Comics Ate My Brain

March 15, 2006

"Our Top Stories Tonight: Stuff I Did"

Filed under: superman — Tom Bondurant @ 2:15 am
In the same way that I think of Batman being in marketing, I keep thinking about Clark Kent the journalist. The Golden Age Clark was a crusading reporter in an age when reporters could proclaim an agenda. The Silver Age Clark was an establishment type, a nerdy guy in a suit and glasses whose purpose was to fade into the woodwork and give Superman some cover.

(The Earth-1 Clark’s significant stint as a TV anchorman is still fascinating to me. Seems like Superman would often have a Clark robot cover the nightly news, which is clearly a jab at talking-head culture. However, in the ‘70s and early ‘80s, Clark would have been a nationally-known figure, alongside Walter Cronkite, John Chancellor, and Frank Reynolds. Clark was a precursor of sorts to young up-and-comers Dan Rather, Tom Brokaw, and Peter Jennings. Imagine a young Brokaw ducking into a storage closet to fly off and stop a tsunami – with plenty of time to write it up and report on it at dinnertime — and you see why I want Grant Morrison to devote an All-Star Superman issue to Clark’s TV career.)

Today’s Clark falls somewhere between his predecessors in terms of social activism. Mild-mannered no longer, he has more freedom to crusade without endangering Superman’s secret identity, but by and large writers have given Lois Lane all the juicy reportage. This isn’t surprising — with Lois being his fianceé/wife for the past fifteen years, she’s going to be around constantly and has to look good next to Clark/Supes — but it takes away from the chance to use Clark’s job as a window on Superman.

The most significant paradigm shift of the post-Crisis Superman was the approach to Clark Kent. In the past, Clark was Kal-El’s disguise which allowed him to operate effectively as Superman. Today, Superman is Clark’s disguise. On Earth-1, Kal-El (as the teenaged Superboy) was a superhero before he became a journalist. Today, the sequence is also reversed. Clark’s social activism still springs in significant part from a desire to his powers productively, but (as seen in Superman: Birthright), his “streak of good” fuels both sides of his life.

Moreover, it makes sense that Clark would want to be a reporter. Clark clearly believes that people are fundamentally good, so if he can present them with the facts they need to make informed decisions, they will make the right decisions. The biggest check on Superman’s power is his own trust in the rest of humanity, just as the core of Superman’s appeal is the public’s trust in him. This two-way relationship keeps Superman from taking over the world and keeps the public from being afraid of him.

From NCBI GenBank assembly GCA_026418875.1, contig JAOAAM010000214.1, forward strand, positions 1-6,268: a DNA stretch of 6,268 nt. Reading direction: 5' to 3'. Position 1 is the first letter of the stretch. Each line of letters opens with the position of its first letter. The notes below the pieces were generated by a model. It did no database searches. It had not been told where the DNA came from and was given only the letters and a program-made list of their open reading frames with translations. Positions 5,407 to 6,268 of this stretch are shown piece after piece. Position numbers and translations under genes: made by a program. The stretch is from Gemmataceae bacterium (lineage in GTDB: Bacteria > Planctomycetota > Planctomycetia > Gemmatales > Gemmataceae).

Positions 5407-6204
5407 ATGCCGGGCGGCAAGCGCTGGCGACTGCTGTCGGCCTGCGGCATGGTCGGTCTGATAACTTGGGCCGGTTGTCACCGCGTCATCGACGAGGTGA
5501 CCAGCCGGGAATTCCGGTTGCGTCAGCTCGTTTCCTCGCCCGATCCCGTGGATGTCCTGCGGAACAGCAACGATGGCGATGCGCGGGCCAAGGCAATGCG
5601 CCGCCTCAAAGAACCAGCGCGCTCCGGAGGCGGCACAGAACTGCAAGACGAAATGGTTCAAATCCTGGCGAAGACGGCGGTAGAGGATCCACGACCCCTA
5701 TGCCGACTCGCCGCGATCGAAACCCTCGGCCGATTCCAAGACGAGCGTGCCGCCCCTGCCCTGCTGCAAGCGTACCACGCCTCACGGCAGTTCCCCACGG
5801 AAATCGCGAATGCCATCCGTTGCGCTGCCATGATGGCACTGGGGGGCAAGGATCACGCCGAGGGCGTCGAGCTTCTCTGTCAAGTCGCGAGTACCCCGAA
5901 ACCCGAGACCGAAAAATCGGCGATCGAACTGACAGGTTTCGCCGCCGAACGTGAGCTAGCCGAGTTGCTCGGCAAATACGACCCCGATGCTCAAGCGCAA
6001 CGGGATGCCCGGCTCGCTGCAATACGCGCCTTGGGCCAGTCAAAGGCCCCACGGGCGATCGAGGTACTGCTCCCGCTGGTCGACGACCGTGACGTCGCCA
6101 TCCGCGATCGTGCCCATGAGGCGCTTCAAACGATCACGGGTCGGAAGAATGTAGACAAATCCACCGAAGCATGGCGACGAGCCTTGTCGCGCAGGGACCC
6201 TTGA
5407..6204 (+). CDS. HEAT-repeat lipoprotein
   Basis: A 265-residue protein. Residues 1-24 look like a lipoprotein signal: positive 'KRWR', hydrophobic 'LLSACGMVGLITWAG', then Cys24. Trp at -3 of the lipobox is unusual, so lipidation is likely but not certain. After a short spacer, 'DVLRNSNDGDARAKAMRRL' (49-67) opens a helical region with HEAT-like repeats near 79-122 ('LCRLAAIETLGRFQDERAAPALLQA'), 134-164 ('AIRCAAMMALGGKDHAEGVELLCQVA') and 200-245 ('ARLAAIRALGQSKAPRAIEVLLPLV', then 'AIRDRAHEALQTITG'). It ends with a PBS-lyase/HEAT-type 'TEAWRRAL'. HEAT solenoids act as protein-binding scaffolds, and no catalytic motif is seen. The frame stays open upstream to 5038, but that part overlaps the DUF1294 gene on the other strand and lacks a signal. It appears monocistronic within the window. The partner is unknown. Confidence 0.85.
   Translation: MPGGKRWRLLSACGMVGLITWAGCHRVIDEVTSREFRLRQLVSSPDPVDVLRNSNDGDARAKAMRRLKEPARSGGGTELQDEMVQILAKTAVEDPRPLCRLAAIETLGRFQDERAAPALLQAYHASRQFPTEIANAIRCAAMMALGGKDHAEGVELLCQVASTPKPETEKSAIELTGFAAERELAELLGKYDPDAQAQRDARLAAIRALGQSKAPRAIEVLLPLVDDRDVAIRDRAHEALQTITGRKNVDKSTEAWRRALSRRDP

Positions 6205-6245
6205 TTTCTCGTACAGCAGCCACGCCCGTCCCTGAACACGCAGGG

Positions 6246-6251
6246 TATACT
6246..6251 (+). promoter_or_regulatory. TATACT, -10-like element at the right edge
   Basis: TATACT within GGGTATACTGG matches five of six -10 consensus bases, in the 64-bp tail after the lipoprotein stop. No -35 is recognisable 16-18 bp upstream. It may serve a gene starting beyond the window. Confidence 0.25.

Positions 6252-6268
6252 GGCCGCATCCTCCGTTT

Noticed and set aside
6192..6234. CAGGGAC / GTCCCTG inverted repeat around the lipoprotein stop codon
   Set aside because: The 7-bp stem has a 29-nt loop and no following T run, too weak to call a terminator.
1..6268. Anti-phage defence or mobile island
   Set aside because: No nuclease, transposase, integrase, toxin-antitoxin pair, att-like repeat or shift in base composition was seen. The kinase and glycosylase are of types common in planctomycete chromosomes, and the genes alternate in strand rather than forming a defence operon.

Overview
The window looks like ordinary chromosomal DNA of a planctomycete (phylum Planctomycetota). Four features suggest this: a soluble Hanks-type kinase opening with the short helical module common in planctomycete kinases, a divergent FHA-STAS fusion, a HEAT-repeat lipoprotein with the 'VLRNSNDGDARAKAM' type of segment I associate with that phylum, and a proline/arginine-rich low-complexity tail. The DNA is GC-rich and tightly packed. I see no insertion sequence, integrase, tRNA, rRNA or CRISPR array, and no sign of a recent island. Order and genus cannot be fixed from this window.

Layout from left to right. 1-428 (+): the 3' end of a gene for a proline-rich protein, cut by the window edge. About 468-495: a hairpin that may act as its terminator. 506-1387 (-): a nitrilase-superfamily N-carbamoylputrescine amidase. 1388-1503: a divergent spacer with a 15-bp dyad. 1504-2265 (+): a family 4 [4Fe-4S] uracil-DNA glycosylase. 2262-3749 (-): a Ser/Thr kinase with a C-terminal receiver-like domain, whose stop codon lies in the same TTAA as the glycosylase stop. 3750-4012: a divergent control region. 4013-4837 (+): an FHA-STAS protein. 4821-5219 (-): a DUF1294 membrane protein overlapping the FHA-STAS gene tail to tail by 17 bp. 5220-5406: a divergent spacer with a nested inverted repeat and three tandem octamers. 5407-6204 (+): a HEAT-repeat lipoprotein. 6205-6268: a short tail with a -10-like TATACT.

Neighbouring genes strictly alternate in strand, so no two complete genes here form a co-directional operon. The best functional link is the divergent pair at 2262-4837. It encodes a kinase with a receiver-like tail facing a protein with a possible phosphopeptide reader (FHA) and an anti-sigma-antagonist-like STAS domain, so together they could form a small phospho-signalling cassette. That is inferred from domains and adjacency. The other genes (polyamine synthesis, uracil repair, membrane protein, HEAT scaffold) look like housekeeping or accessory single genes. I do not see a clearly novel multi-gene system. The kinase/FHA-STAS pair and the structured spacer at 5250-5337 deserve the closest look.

Of course, Clark’s crosstown colleague Peter Parker presents an alternate take on the superhero journalist. For Peter, photography isn’t a calling, just a way to pay bills. Clark is in a position to portray his alter ego favorably, but Peter isn’t — the more foolish his photos make Spider-Man look, the more job security he has. Both men use their positions as cover for their heroic identities, and naturally both want to make the world a better place, but the similarities end there. Peter’s experience as a journalist is fundamentally shaped by Jonah Jameson’s announced agenda of ruining Spider-Man, whereas Clark’s editors have never seriously crusaded against Superman.

In fact, didn’t one DC/Marvel crossover make it a point to show Jonah applauding Superman in an editorial? Again, this issue of trust is at the heart of Superman’s character, and today it can be played ironically against the sort of journalistic smorgasbord which the information explosion has given us. Clark-on-TV was, for its time, a simple updating of Clark-in-the-paper: Clark went where the public got its news, whether in print or on video. Today, Clark works for a “major metropolitan newspaper” not only to get instant access to breaking news, but also probably because a cable-TV head or (heavens!) some schmoe with a website would just fill a niche. It could be argued that newspapers are becoming their own niche, I know, but they are far from being marginalized — and they still are seen as fulfilling a higher journalistic calling than either network or cable TV.

Makes me wonder why Clark never worked on radio. (Silver Age Clark could have done his reports through super-ventriloquism.) Having no personal experience with the golden age of radio news, I will still speculate that radio in the ’30s, ’40s, and ’50s was seen as the TV news of today — more immediate, more visceral, and therefore less intellectual than the newspaper. Electronic media, from Edward R. Murrow in London forward, arguably deals more in emotion and impression than print, which could actually separate Superman from his fellow citizens. Through the Daily Planet, Clark can bring stories to light that help people live their lives better. Showing Superman’s exploits on TV makes him a spectacle, and he wants to be more of an example. Clark probably isn’t above setting Supes’ adventures in a context which emphasizes the latter.

Wow, sounds like I have talked myself out of the Clark-as-anchorman story, doesn’t it? Oh well, probably best to keep the Ron Burgundy comparisons to a minimum….

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